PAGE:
If an ordinance proposed by lawmakers in Chicago last week sparks enough support among city leaders, the cash-strapped Windy City may soon be turning to marijuana to bag some much-needed green.

Alderman Daniel Solis proposed the city ease its current policies regarding small possessions of marijuana last Wednesday, saying a change would generate $7 million for the city and save vast resources currently being used to fight small possessions of the drug.

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Solis is proposing people caught with less than 10 grams of marijuana in Chicago be given a $200 ticket rather than face the current misdemeanor charges that come with potential jail time.

Stacy Raker, a spokesperson for Solis, said the ordinance is in part about saving and generating money and in part about opening a dialogue within the city about the decriminalization of marijuana.

Raker said the ordinance is estimated to save around $70 million within the legal system, beginning with time saved by officers on reduced paperwork and flowing all the way to the court system, where 87 percent of misdemeanor marijuana cases have been dismissed between 2006 and 2010 according to the Cook County Clerk of the Circuit Court.

Gary Storck, a spokesperson for the Wisconsin National Organization for the Reform of Marijuana Laws ( NORML ), said Chicago has been lagging behind other cities for some time now in its dealing with marijuana possession.

“It seems our neighbors are waking up to the high cost of marijuana prohibition,” Storck said.

Wisconsin, Milwaukee and Dane counties in particular, has had similar laws on the books for years now, Storck said. According to Chapter 24 of the Milwaukee County Code of Ordinances, those found in possession of up to 25 grams of marijuana are subject to a fine of between $250 and $500.

Storck said NORML will be celebrating the 35th anniversary of a similar law to the proposed Chicago bill in Madison in 2012.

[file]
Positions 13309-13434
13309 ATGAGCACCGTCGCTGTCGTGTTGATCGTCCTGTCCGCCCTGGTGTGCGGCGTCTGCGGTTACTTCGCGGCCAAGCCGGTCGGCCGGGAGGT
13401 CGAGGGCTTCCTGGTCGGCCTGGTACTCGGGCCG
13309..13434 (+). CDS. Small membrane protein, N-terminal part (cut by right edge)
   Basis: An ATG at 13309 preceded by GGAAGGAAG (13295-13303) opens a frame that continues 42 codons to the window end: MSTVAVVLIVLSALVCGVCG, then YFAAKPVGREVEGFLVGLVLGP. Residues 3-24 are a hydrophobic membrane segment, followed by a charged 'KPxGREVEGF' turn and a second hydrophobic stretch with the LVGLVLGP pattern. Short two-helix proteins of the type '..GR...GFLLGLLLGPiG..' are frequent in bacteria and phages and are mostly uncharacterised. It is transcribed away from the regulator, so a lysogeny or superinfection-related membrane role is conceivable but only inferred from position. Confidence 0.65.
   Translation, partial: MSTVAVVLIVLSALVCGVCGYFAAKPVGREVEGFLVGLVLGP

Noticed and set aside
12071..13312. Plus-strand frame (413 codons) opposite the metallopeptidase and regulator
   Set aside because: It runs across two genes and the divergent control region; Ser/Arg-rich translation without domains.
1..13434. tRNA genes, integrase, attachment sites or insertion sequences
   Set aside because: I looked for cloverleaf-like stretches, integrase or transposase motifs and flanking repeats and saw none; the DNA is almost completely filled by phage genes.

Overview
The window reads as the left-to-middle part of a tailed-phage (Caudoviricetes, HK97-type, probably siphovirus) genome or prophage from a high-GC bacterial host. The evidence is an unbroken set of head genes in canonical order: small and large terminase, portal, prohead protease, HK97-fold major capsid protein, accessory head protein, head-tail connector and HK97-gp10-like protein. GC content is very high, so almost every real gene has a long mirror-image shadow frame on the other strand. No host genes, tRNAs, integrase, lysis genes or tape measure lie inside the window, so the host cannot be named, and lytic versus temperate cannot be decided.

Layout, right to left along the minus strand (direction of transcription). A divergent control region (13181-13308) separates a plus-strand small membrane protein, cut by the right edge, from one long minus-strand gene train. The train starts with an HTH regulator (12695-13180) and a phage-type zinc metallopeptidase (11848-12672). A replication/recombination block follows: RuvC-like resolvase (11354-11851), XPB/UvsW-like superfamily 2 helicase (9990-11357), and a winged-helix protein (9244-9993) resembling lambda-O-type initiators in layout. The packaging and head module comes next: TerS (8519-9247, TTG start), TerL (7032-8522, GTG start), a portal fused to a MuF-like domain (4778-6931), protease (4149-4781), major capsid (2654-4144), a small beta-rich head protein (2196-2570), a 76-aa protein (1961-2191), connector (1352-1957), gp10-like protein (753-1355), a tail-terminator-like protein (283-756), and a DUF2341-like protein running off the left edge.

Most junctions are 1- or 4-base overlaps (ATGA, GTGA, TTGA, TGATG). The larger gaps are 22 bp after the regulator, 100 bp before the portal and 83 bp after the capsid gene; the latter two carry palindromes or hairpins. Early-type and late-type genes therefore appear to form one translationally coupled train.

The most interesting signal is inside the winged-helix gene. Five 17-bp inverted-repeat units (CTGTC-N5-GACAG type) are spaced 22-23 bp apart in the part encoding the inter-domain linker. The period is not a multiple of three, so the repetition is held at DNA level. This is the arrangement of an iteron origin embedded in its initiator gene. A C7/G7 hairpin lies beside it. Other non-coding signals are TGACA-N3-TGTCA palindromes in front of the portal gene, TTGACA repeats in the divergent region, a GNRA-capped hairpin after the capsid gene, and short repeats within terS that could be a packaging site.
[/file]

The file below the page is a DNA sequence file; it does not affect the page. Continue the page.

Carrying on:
Raker said the proposal still has to pass through committee, which will likely take two or three months, before it can be voted on by the council. She estimated the earliest the changes could take effect would be sometime next year.

In general, Raker said both public opinion and city leaders have been receptive and “very positive” about the proposal.

“Something like 27 or 28 signed on out of the fifty aldermen,” Raker said. “The public has been very happy and the proposal is very efficient.”

The Rev. Gregory O’Meara, Marquette professor of law, said while he hasn’t seen the specifics of the proposed Chicago bill, decriminalization has seemed to work well in other cities around the country.

“Ethically, it could go one way or the other,” he said.

O’Meara, formerly a captain for the felony team of the Metro Drug Enforcement Unit of the Milwaukee District Attorney’s office, said often people mistakenly believe the system will work without mistakes or “friction.”

“As a lawyer, you learn to step back from what’s proposed and identify where ( a bill ) can go wrong,” O’Meara said. “The concern on marijuana is that we still don’t know the long-term effects – how it affects the children of users as well as possible genetic defects.”

O’Meara said, in general, measures reducing penalties or decriminalizing substances make it easier for not only adults but also children to get that substance – something he has an issue with.

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“Realistically, 13 and 14 year-olds – whom we don’t know what kinds of effects ( marijuana ) has on – are going to be able to get their hands on it,” O’Meara said. “It’s not just rational adults that will get it. That, and the long term health effects ( of the drug ), are the questions I would ask ( about decriminalization ).”

Source: Marquette Tribune (Marquette U, WI, Edu)
Copyright: 2011 The Marquette Tribune
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Website: The Marquette Tribune